My current work in progress:

Newlyn Jacket, by Jane Gottelier, knit from Rowan Original Denim, using 3.25mm and 3.5mm needles.

Archives for February 2004

Happy Birthday, Lucy


Tomorrow is Lucy’s “official” birthday. I don’t know when her actual birthday is, just that she was born in February 2001.

Valentine’s Day seemed an appropriate day to celebrate because she’s such a little sweetheart (you may commence barfing and retching now). So tomorrow we’ll be saying . . .

Happy Birthday, Lucy!


Where in the World?

Have I been in my life?


It’s deceptive, because when you select Canada and the United States, it colors in the whole country. I haven’t been to too many U.S. states.

Here’s my “States Visited” map, near as I can recall:


I think I’ve remembered everything. Hey Mom, have I left out any New England states? Was I ever in Maine, Vermont, or New Hampshire as a child? Huh?

Aren’t you glad you all know all this about me?

New Haircut!

You may notice I’ve changed my blog template a bit — I’ve moved Izzy up into the header, where she belongs, I think. And I had a couple of people suggest to me that I ought to put my photo permanently on my blog. So there’s my big ol’ face gazing out at you from the sidebar. Until I can’t stand it any longer. ๐Ÿ˜‰

And thank you for all the extremely kind comments about my new hair. Way to swell a girl’s head! Yesterday, my first day with it, I blow-dried it straight (or as straight as I can get it) but it was crying to be let back into “curls gone wild” mode. so today I’m back to my old curly self. And I think it looks pretty damned cute.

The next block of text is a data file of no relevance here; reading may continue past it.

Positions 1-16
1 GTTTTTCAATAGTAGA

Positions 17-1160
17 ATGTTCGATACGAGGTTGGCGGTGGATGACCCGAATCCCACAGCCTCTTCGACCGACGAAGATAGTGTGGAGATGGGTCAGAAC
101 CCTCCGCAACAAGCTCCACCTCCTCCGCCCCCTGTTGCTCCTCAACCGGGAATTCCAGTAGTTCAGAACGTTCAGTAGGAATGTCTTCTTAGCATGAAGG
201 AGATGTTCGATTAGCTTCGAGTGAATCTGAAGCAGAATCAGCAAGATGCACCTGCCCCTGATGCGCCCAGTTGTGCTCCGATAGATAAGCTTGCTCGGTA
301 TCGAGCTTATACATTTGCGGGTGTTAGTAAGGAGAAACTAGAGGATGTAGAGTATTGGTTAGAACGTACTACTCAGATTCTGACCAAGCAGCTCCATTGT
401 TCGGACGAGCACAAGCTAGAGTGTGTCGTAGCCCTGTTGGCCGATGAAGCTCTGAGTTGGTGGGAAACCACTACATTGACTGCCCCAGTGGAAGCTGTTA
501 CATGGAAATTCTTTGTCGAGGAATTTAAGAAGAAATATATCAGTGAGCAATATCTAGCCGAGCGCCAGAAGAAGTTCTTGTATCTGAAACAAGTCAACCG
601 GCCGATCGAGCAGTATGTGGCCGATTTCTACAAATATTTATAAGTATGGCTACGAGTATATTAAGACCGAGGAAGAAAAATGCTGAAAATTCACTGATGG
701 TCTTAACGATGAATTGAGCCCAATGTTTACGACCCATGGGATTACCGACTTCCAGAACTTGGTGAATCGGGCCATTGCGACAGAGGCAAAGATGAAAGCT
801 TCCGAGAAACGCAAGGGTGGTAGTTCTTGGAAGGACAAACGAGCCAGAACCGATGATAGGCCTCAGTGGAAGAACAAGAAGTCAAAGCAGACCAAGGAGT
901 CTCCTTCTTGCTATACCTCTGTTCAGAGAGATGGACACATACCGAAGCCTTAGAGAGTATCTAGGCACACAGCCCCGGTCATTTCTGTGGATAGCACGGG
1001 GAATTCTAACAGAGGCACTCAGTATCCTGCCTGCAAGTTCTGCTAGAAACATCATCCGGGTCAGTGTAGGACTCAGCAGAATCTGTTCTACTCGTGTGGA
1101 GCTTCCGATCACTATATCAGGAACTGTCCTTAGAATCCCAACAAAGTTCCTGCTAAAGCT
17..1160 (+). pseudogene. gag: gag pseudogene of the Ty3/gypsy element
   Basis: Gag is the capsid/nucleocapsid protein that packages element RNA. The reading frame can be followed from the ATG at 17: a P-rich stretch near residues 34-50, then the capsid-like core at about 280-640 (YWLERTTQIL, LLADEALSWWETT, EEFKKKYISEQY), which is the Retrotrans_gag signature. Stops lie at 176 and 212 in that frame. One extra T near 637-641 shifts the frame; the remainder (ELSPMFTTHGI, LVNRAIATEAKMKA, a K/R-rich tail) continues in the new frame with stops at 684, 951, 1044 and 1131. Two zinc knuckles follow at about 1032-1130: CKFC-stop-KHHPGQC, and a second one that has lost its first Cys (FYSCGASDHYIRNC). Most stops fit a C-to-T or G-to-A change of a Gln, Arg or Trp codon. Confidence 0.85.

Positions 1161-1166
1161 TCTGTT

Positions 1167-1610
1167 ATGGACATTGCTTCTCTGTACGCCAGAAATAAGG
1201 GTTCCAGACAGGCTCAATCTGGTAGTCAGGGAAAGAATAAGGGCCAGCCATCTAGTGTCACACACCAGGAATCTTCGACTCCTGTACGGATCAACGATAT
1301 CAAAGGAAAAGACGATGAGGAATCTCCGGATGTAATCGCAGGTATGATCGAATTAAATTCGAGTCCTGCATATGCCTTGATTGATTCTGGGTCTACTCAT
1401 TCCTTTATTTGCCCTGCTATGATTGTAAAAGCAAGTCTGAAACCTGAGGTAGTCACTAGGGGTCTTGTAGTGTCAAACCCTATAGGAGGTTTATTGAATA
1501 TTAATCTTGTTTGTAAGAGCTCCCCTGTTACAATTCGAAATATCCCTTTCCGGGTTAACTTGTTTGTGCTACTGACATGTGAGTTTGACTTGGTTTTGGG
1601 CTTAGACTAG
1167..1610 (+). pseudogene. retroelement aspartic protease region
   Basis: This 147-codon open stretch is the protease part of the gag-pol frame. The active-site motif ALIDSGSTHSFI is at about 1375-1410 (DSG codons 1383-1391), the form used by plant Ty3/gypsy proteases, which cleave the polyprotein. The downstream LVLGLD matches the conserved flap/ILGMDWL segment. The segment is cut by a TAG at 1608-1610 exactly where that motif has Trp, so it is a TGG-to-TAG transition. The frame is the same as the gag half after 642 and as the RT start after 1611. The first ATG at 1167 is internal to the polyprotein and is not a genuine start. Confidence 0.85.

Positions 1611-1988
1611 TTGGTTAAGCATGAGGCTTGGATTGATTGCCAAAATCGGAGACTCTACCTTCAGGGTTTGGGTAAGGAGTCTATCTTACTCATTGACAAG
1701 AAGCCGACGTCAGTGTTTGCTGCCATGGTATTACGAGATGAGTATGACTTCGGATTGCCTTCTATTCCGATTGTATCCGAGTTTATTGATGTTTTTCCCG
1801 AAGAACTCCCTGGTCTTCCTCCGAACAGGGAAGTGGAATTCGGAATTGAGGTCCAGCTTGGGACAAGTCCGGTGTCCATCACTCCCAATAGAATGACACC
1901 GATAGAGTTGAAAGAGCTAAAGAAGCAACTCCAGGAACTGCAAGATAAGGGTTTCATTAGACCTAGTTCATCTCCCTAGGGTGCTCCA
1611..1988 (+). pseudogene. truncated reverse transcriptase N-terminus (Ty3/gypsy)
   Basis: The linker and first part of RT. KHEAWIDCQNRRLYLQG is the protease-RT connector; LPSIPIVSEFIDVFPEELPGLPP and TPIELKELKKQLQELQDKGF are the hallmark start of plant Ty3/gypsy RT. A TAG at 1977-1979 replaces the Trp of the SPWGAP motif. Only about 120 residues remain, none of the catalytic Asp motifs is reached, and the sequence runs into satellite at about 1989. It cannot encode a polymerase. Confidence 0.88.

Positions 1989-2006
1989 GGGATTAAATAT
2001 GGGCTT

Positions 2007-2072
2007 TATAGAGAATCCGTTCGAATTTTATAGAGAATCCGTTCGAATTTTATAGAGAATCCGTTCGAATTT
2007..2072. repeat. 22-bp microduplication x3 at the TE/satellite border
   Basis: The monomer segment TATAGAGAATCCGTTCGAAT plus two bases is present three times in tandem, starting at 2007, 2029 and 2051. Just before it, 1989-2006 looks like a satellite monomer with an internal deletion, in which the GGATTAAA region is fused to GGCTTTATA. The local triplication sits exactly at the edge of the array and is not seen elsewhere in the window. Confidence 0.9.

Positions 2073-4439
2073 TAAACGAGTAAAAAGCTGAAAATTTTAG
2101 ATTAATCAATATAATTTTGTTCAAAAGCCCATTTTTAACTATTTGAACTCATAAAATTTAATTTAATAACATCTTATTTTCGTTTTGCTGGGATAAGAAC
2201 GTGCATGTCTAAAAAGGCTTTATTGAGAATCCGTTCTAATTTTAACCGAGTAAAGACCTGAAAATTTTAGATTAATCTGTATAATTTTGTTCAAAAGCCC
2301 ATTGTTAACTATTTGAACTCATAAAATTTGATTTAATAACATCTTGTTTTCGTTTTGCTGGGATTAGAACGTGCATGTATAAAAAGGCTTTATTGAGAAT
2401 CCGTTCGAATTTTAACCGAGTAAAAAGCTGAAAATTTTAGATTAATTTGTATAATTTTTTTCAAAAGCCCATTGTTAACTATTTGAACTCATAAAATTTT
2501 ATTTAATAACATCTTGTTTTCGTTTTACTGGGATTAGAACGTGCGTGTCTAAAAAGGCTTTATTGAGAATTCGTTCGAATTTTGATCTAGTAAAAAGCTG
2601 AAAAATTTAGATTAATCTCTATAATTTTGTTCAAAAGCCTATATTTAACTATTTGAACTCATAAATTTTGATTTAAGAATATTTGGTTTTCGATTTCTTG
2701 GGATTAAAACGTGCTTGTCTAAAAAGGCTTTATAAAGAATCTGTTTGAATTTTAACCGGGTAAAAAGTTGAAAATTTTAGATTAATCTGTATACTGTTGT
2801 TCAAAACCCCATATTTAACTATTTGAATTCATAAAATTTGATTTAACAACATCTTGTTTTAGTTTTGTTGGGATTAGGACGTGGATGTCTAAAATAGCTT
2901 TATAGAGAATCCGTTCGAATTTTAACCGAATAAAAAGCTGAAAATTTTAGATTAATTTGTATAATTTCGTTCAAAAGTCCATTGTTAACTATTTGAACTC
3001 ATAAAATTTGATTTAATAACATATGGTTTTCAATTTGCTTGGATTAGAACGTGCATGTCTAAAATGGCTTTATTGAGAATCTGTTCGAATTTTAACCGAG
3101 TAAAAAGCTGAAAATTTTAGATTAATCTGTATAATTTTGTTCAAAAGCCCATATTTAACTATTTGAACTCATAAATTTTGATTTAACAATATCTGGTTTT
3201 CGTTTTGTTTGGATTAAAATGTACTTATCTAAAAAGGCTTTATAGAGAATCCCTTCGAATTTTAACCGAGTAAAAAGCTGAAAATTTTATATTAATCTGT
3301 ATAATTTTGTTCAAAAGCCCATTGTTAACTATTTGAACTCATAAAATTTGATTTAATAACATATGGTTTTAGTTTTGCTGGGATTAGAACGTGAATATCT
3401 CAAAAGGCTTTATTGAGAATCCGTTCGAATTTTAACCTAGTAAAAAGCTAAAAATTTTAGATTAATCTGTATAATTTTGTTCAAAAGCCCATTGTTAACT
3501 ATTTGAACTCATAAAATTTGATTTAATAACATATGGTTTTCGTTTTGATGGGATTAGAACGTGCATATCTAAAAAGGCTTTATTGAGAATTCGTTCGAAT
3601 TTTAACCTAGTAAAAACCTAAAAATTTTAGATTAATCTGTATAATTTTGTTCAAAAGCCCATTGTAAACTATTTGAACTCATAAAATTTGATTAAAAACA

As for the color . . . that’s all me — haven’t changed it. It’s not really that red — it just photographs redder than reality. Dunno why. Indoor photos with flash make it look redder still.

Floating Frida

Yes indeedy — behind those long expanses of white in Frida lurk some very long floats. Wanna see?


How do I do it? I’m using wooden needles (ebony, to be exact, but bamboo would work too) and spreading the stitches out carefully along the needle to make sure I’ve got exactly the right tension when I’m switching to green from a very long expanse of white.

And the photos are a bit brighter than reality. But still I think the design in real life is a little bit brighter than the photo in the book shows. But right now all you’re seeing is the colorful bottom border. The top pattern has a lot more white in it, which will undoubtedly balance things out and make the colors seem a bit more subdued.


February Contest

I have received well over 100 entries so far, each one more adorable than the last. I have employed a panel of judges to select finalists. Then another judge will choose the first, second, and third prize winners. All this is sort of arbitrary and subjective because all the photos are wonderful. That’s why I’m not judging them myself. I can’t be objective because I know so many of you, either from blogs, or email friendship, or real life. so I’ve passed the buck. Winners will be announced on Monday, and I’ll have a page with a sampling of some of the photos sent available for your viewing pleasure.

Happy Valentine’s Day to all from all of us here at WendyKnits!


And I’m happily knitting along on Frida.


Meanwhile, Lucy is helping with the laundry.


Yes! More Q&A!

Karen asked:

Will you post or link to the baby blanket pattern your new knitter is using?

The pattern is here. But as I said, I’m eliminating the knitted on lace border and rewriting it to add a garter stitch border all around.

Angie asked:

Hey, where didja get the cool Wallace and Gromit clock?